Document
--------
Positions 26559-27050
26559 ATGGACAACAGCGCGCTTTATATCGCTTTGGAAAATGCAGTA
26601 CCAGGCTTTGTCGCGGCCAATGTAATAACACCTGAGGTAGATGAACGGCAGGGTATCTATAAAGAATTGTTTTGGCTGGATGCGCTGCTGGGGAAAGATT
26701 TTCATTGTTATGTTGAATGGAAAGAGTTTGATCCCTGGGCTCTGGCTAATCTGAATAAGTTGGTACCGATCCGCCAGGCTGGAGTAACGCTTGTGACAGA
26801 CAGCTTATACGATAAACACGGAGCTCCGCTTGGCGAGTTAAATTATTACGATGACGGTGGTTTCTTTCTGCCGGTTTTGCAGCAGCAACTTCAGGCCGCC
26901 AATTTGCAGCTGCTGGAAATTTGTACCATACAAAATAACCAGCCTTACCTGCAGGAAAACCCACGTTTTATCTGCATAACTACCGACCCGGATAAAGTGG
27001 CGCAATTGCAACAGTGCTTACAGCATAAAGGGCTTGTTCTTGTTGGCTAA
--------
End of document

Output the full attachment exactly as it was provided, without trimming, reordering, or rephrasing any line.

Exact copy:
Positions 26559-27050
26559 ATGGACAACAGCGCGCTTTATATCGCTTTGGAAAATGCAGTA
26601 CCAGGCTTTGTCGCGGCCAATGTAATAACACCTGAGGTAGATGAACGGCAGGGTATCTATAAAGAATTGTTTTGGCTGGATGCGCTGCTGGGGAAAGATT
26701 TTCATTGTTATGTTGAATGGAAAGAGTTTGATCCCTGGGCTCTGGCTAATCTGAATAAGTTGGTACCGATCCGCCAGGCTGGAGTAACGCTTGTGACAGA
26801 CAGCTTATACGATAAACACGGAGCTCCGCTTGGCGAGTTAAATTATTACGATGACGGTGGTTTCTTTCTGCCGGTTTTGCAGCAGCAACTTCAGGCCGCC
26901 AATTTGCAGCTGCTGGAAATTTGTACCATACAAAATAACCAGCCTTACCTGCAGGAAAACCCACGTTTTATCTGCATAACTACCGACCCGGATAAAGTGG
27001 CGCAATTGCAACAGTGCTTACAGCATAAAGGGCTTGTTCTTGTTGGCTAA